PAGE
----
Michael Garmen was an eight year old Texan when he began sculpting his little chaacters. ''My Dad was a very fine artist, he was the one who showed me how to make little pipe cleaner men.'' in no time the young artist began also fashioning backgrounds for them to inhabit, to bring more life and excitement to his childhood art. He liked to look at his Father's art books, particularly the ones dealing with anatomy. Garmen said he was essentially building ''doll houses, macho doll houses."
The young Michael barely got through high school. But a favorite uncle had taught him photographey when he was 16, and Garmen ''fell in love with it immediately.'' About the same time Garmen graduated high school, he made a vow that he would ''never work for anybody'' but himself, and he knew he was going to make his living to doing art. He apprenticed to a Fort Worth photographer, cleaned the darkroom, slept on the studio floor and honed the craft. He even went to Texas Christain University ''for about an hour and a half, to live up to the promsie he made his father.
The photographic exercises further developed his artistic skills. ''God, it worked out beautifully'' he said of his internship with Los Angeles fashion photographer Tommy Mitchell. ''I learned more than I ever would have at school,'' he told a journalist. Obviously the artist was not flush with money at this time, and he developed a way to get a free meal. He would go in a resturant, have a meal, and when it came time to pay he'd tell the waitress he's forgotten his money. ''I had to quit that,'' he said. He ate regularly, and soon forgot which diners he'd scamed. ''I'm not proud of that, but I was young,'' he remembers. He later found an Italian joint where he could eat as much as he wanted if he just bussed tables for the evening. By now the young Garmen was getting wanderlust, and with about $35 in his pocket, he took his Nikon camera, filled a duffel bag, and started heading South, to Mexico. ''I'd go down for a couple of weeks at a time, and I kept going farther and farther South.'' When his $35 dollars ran out the enterprising hiker worked for his meals in Mexican restaurants. ''Back then, 40 years ago, $35 would last you a long time in Mexico, ''he said." No one I asked hired me, but everyone fed me.'' Soon he was traveling as far south as Guatemala, San Salvador, Managua, and cities in between. That was before the Pan American Highway was finished, and Garmen left no trepidation taking on a 100-mile walk.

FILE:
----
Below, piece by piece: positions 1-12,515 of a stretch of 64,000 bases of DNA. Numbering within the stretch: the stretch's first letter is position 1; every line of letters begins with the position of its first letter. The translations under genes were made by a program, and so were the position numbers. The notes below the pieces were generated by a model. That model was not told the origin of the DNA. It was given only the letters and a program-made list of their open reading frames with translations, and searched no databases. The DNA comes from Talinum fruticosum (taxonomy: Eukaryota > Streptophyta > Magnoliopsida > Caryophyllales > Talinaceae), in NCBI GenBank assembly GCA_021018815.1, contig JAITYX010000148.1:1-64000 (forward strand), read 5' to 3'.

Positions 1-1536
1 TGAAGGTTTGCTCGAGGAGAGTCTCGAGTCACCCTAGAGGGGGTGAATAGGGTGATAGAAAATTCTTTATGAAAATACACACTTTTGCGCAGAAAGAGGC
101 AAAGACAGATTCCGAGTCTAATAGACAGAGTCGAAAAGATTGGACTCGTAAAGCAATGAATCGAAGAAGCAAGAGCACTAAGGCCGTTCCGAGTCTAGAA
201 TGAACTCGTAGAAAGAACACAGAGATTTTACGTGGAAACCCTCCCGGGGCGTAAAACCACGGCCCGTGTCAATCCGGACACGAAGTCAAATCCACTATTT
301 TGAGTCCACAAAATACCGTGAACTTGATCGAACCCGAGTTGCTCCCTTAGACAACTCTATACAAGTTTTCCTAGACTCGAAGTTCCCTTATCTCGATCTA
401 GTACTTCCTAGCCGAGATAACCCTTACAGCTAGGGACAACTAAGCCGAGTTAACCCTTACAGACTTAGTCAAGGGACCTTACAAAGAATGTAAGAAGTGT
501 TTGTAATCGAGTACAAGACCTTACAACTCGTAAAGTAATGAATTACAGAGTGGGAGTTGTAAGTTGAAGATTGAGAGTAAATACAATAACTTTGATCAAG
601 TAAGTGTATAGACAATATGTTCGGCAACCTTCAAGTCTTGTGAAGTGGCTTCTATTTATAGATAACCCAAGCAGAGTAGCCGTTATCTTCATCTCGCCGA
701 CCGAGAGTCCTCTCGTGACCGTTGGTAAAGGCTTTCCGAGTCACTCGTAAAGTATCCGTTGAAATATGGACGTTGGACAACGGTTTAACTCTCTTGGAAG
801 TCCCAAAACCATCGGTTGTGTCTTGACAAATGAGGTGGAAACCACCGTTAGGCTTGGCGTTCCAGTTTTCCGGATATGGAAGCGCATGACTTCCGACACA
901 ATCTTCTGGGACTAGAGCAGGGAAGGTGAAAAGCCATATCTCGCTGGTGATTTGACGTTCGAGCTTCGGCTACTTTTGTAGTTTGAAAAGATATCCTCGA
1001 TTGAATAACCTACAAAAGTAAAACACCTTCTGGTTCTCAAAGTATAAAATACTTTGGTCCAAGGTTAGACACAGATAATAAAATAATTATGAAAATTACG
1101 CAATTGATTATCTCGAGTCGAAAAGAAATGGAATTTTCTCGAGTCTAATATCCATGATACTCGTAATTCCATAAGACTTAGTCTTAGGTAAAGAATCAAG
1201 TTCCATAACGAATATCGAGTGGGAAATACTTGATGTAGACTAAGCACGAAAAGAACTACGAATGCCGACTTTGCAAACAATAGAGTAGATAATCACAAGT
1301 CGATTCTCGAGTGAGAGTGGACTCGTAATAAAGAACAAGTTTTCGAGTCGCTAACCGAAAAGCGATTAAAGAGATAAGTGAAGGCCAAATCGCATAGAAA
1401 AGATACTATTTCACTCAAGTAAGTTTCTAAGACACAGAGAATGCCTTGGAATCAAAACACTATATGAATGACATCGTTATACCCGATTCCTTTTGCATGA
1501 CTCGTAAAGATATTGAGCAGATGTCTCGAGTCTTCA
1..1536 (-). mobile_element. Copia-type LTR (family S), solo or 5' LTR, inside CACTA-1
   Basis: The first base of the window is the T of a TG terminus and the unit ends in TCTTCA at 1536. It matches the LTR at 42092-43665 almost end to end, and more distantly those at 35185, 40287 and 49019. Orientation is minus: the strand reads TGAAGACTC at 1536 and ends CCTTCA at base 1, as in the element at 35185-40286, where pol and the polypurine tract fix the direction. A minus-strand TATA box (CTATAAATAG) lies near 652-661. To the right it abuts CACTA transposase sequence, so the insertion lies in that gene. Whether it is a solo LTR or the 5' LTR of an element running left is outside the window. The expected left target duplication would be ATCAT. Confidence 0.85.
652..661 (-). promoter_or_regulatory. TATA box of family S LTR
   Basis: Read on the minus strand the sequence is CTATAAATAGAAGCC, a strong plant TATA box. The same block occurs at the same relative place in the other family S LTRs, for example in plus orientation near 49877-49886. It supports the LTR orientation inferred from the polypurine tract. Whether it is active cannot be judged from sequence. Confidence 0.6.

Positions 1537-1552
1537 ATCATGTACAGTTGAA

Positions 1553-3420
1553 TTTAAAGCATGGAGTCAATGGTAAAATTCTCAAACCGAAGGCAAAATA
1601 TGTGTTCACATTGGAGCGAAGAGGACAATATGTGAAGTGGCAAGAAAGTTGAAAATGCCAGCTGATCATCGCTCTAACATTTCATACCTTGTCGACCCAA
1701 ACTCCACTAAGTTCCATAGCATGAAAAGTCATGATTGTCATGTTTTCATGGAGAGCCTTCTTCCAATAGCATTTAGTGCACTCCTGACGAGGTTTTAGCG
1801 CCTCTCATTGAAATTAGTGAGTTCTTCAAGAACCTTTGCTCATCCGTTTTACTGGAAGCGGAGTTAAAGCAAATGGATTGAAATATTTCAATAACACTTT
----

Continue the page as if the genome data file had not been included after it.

Sometime during those sunny esploits in South America, Garmen started fashioning crude sculptures from the Mexican clay, which he would sell door to door in the small cities and towns. He discovered his sculpting talents after talking his way into free admittance at a South American art school. ''I discovered I could sculpt,'' he said of that early 'aha' moment. He discovered many ways to sell his product, sometimes masquearading as an Irishman, as Americans weren't popular at the that time. Soon he put together a stash large enough to get back to the United States, and set up show in San Francisco. ''Like a book salesman I sold my sculptures door to door,'' he said.
In the early 1960's, back in the United States, he spent several years in Dallas improving his product. His sculptures became more detailed. Garmen sculpted the everyday people he loved so much. Garmen made good money, but did not want to sell originals, so he learned how to cast.
Garmen returned to San Francisco, worked as an actor in the theater for a while, but eventually returned to sculpting. He married and spent three more years in California. Garmen's famous city scenes were already taking place in his mind, and hearing the old part of Philadelphia was being torn down, he headed to the city of ''brotherly love.'' There he studied the city's old buildings, the architecture, the construction methods, the characters and their denizens.
Garmen hated to leave his studio above the old Pitcock Drug Store in Manitou, but he needed more space. That's when he purchased his present studio, retail store and home in old Colorado City. There he started building Magic Town, one of his proudest achievements. Magic Town is a tiny city, perhaps from the 1950's through the early 1960's. It is not only a static display, but includes the use of DVD to project holographic images onto invisible mirrors in the ''wall.'' Peek into a window and you might see a woman getting ready for bed. Seconds later the scene morphs into something else altogether. The scenes are freeze-frames from life. As in any town there are lots of buildings, and lots of people. Walk around the block in Garmen's 'Antwhere America,' and you'll experience them all. The 'wall' scenes Garmen created are small pieces of Magic Town, and collectors can build their own cities, choosing their own characters to populate them.